Afterschool with Mayor Rhodes-Conway


  • Brandis Stockman
October 26, 2023 - (6 min read)

In recognition of Lights On Afterschool this month, a national celebration recognizing the importance of afterschool/Out of School Time (OST) programs, NLC interviewed Mayor Satya Rhodes-Conway of Madison, Wisconsin. Mayor Rhodes-Conway joined with the Madison Metropolitan School District to fund a position split between the City and the District to act as an OST intermediary, Madison-area Out of School Time (MOST). This OST Coordinator, Nathan Beck, facilitates collaboration between the City, District, and community-based organizations to support high-quality OST programs throughout the city.

NLC: Mayor Satya Rhodes-Conway, you have made significant investments in Out of School Time (OST). Can you share some information about how OST looks in Madison?

SRC: We have a rich eco-system of OST providers across Madison, from 50+ different school based afterschool programs, to dozens of local neighborhood centers to organizations that focus on LGBTQ youth, STEM programming, entrepreneurship, working with kids of recently incarcerated parents, and a really impressive youth employment network too. We have a strong tradition of collaborating with organizations to support common students and align resources across various levels of government. I am proud of that culture of partnership and hope we continue to grow them to solve complex problems today and into the future.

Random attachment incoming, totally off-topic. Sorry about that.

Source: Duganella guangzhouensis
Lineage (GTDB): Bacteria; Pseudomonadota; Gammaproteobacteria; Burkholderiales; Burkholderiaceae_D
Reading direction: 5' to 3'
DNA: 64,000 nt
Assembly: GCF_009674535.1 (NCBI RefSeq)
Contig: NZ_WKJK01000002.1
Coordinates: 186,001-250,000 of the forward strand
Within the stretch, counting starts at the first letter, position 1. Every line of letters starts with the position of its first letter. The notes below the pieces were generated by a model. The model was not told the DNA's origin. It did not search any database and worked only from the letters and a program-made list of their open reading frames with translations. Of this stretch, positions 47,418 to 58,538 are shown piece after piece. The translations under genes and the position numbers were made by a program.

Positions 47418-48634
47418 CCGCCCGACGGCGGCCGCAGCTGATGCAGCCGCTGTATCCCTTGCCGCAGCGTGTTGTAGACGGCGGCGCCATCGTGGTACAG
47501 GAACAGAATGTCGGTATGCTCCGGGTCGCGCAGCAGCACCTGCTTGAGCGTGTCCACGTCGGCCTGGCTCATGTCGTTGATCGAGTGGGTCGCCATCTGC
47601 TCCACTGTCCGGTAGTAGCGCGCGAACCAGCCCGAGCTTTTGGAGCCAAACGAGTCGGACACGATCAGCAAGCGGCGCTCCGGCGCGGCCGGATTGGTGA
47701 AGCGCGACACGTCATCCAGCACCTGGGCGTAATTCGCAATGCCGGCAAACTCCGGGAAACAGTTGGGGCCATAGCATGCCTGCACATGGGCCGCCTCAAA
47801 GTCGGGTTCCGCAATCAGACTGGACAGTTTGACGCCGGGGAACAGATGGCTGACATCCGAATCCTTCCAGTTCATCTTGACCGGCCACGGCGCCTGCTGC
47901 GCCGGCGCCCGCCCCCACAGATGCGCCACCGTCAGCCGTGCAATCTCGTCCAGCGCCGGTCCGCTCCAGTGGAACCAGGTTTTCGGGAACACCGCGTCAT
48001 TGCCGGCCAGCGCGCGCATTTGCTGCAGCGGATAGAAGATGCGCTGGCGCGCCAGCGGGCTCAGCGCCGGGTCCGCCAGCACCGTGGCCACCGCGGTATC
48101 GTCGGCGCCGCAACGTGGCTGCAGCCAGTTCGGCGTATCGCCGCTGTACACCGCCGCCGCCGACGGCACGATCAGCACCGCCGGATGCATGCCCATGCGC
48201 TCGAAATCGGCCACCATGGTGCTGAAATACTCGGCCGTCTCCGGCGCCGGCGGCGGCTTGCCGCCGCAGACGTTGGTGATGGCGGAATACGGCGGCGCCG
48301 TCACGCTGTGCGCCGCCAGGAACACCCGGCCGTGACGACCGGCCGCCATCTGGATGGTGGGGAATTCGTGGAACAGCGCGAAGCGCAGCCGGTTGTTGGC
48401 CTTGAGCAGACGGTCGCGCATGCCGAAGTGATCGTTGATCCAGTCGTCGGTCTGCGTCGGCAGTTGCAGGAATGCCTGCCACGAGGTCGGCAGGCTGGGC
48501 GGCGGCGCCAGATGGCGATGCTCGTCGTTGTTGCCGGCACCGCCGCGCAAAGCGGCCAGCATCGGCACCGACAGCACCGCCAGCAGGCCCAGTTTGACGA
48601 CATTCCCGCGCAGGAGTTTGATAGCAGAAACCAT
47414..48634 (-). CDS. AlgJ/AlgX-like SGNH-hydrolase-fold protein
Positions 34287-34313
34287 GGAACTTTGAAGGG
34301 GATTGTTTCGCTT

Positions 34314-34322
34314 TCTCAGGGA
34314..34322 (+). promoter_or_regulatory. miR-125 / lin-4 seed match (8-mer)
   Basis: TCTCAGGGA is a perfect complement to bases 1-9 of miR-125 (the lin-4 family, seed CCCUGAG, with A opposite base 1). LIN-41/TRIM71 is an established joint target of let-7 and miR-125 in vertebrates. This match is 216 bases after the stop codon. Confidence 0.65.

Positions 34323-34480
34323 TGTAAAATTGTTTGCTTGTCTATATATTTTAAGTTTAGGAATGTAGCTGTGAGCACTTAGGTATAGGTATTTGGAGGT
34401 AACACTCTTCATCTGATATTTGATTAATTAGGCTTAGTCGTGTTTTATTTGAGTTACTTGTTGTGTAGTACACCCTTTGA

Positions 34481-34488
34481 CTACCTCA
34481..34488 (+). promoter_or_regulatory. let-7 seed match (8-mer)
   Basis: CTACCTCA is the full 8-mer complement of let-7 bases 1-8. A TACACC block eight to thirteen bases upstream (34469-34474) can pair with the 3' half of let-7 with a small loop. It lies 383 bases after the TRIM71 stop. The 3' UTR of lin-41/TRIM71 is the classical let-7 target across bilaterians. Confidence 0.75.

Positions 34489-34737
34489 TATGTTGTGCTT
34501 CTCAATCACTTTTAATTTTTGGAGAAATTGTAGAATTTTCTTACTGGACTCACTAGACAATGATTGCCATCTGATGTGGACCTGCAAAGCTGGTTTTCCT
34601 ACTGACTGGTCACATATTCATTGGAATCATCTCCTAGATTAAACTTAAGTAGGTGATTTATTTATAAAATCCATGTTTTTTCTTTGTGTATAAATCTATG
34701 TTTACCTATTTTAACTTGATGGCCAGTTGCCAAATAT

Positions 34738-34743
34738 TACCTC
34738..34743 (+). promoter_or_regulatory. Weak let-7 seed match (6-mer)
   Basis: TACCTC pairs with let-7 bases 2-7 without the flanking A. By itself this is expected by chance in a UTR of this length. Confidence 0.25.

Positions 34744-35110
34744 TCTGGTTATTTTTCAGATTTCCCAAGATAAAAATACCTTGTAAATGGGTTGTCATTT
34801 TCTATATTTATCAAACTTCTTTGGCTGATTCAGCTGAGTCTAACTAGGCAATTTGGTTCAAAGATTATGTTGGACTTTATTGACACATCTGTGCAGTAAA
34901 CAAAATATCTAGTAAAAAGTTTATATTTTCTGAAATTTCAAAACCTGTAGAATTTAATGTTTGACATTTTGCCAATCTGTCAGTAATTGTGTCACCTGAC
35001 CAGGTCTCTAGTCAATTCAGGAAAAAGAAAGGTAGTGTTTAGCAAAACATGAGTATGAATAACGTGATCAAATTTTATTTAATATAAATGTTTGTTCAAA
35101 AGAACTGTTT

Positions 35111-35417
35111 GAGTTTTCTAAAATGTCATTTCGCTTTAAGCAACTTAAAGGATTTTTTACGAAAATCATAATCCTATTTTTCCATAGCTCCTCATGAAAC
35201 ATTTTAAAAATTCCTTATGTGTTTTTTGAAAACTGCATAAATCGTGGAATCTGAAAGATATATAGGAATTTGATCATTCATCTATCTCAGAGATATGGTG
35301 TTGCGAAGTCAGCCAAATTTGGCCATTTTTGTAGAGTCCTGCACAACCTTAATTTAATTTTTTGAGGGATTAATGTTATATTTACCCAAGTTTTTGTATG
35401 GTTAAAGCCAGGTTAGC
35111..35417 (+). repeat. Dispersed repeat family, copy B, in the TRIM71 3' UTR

Mayor Satya Rhodes Conway, Madison, WI

In Madison, we’ve got well over 10,000 young people accessing OST programs on a regular basis and we’re proud of that. Still, we have a long way to go. We looked at data this summer, of all elementary students who qualify for free or reduced lunch to see how many were regularly attending a full-day summer learning program. We looked across all providers, neighborhood centers and school-based programs. Only around 10% were attending full day summer learning programs 65% of the time or more. So this has to be a topic we’re all focused on improving next summer.

If I was to sum it up: Madison OST is a rich collaborative ecosystem, data-driven, and not afraid to name the problems and work together to solve them.

NLC: Why should mayors and city leaders consider supporting OST programs?